This third WHO report on neglected tropical diseases urges affected countries to scale up their investment in tackling 17 neglected tropical diseases in order to improve the health

Dengue virus (DENV) transmission is ubiquitous throughout the tropics. More than 70% of the current global dengue disease burden is borne by people who live in the Asia-Pacific region. We sequenced the E gene of DENV isolated from travellers entering Western Australia between 2010–2012, most of whom visited Indonesia, and identified a diverse array of DENV1-4, including multiple co-circulating viral lineages.

The worldwide distribution of dengue is expanding, in part due to globalized traffic and trade. Aedes albopictus is a competent vector for dengue viruses (DENV) and is now established in numerous regions of Europe. Viremic travellers arriving in Europe from dengue-affected areas of the world can become catalysts of local outbreaks in Europe. Local dengue transmission in Europe is extremely rare, and the last outbreak occurred in 1927–28 in Greece. However, autochthonous transmission was reported from France in September 2010, and from Croatia between August and October 2010.

Access to “safe” water and “adequate” sanitation are emphasized as important measures for schistosomiasis control. Indeed, the schistosomes' lifecycles suggest that their transmission may be reduced through safe water and adequate sanitation. However, the evidence has not previously been compiled in a systematic review.

Recently published prevalence estimates of neglected tropical diseases (NTDs) in five Latin American countries—Bolivia, Cuba, Ecuador, Nicaragua, and Venezuela—could suggest a new direction for United States foreign policy in the region. (Editorial)

The UN will formulate ambitious Sustainable Development Goals for 2030, including one for health. Feasible goals with some quantifiable, measurable targets can influence governments. We propose, as a quatitative health target, “Avoid in each country 40% of premature deaths (under-70 deaths that would be seen in the 2030 population at 2010 death rates), and improve health care at all ages”. Targeting overall mortality and improved health care ignores no modifiable cause of death, nor any cause of disability that is treatable (or also causes many deaths).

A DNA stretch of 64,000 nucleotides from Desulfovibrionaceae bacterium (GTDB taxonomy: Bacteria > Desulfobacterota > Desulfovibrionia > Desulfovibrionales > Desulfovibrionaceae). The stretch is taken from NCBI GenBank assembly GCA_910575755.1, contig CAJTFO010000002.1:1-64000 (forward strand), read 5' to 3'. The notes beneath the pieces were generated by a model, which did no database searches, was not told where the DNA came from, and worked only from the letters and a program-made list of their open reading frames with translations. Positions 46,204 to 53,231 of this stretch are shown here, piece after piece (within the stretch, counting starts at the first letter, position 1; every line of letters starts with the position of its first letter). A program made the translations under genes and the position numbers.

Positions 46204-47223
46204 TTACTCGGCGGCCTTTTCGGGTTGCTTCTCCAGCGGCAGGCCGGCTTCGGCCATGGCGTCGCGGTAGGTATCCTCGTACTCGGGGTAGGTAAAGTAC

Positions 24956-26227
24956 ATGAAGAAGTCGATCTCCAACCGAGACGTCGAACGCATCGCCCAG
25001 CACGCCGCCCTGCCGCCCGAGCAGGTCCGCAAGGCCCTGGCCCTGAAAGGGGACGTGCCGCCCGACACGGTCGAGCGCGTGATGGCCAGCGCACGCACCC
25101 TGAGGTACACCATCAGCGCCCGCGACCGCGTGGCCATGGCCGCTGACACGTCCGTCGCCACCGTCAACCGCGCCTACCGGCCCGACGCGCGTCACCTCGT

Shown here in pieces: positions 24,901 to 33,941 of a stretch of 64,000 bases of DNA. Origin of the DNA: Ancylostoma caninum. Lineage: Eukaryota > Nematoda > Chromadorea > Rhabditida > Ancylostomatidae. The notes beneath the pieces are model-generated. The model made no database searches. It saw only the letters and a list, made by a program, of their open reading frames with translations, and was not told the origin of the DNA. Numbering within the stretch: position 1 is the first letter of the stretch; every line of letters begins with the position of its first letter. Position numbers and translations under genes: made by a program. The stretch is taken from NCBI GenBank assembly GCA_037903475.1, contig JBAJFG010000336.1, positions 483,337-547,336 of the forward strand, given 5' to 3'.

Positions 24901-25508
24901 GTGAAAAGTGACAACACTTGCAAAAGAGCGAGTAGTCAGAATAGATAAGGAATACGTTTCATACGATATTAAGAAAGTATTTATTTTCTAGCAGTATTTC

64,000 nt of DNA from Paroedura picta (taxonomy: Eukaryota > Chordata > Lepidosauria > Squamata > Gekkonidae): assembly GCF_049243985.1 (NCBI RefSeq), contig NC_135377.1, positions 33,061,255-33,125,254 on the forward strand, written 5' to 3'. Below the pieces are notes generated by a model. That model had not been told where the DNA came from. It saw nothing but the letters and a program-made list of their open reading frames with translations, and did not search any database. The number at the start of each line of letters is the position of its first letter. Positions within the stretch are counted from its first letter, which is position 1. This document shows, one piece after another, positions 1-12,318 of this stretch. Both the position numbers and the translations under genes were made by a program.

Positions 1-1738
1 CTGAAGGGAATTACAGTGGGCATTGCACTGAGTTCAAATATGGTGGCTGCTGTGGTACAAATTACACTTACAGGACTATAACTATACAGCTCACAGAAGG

Human African trypanosomiasis (HAT), also known as sleeping sickness, is a neglected disease that impacts 70 million people distributed over 1.55 million km2 in sub-Saharan Africa and includes at least 50% of the population of the Democratic Republic of the Congo. Trypanosoma brucei gambiense accounts for more than 98% of the infections in central and West Africa, the remaining infections being from Trypanosoma brucei rhodesiense in East Africa. The parasites are transmitted to the hosts through the bite of an infected tsetse fly.

Dengue, a vector-borne viral disease of increasing global importance, is classically associated with tropical and sub-tropical regions around the world. Urbanisation, globalisation and climate trends, however, are facilitating the geographic spread of its mosquito vectors, thereby increasing the risk of the virus establishing itself in previously unaffected areas and causing large-scale epidemics. On 3 October 2012, two autochthonous dengue infections were reported within the Autonomous Region of Madeira, Portugal.

Guangzhou is sparing no effort to prevent the spread of dengue fever after 400 confirmed or suspected cases were reported there so far this year.

Question raised in Rajya Sabha on tropical diseases in India, 12/08/2014.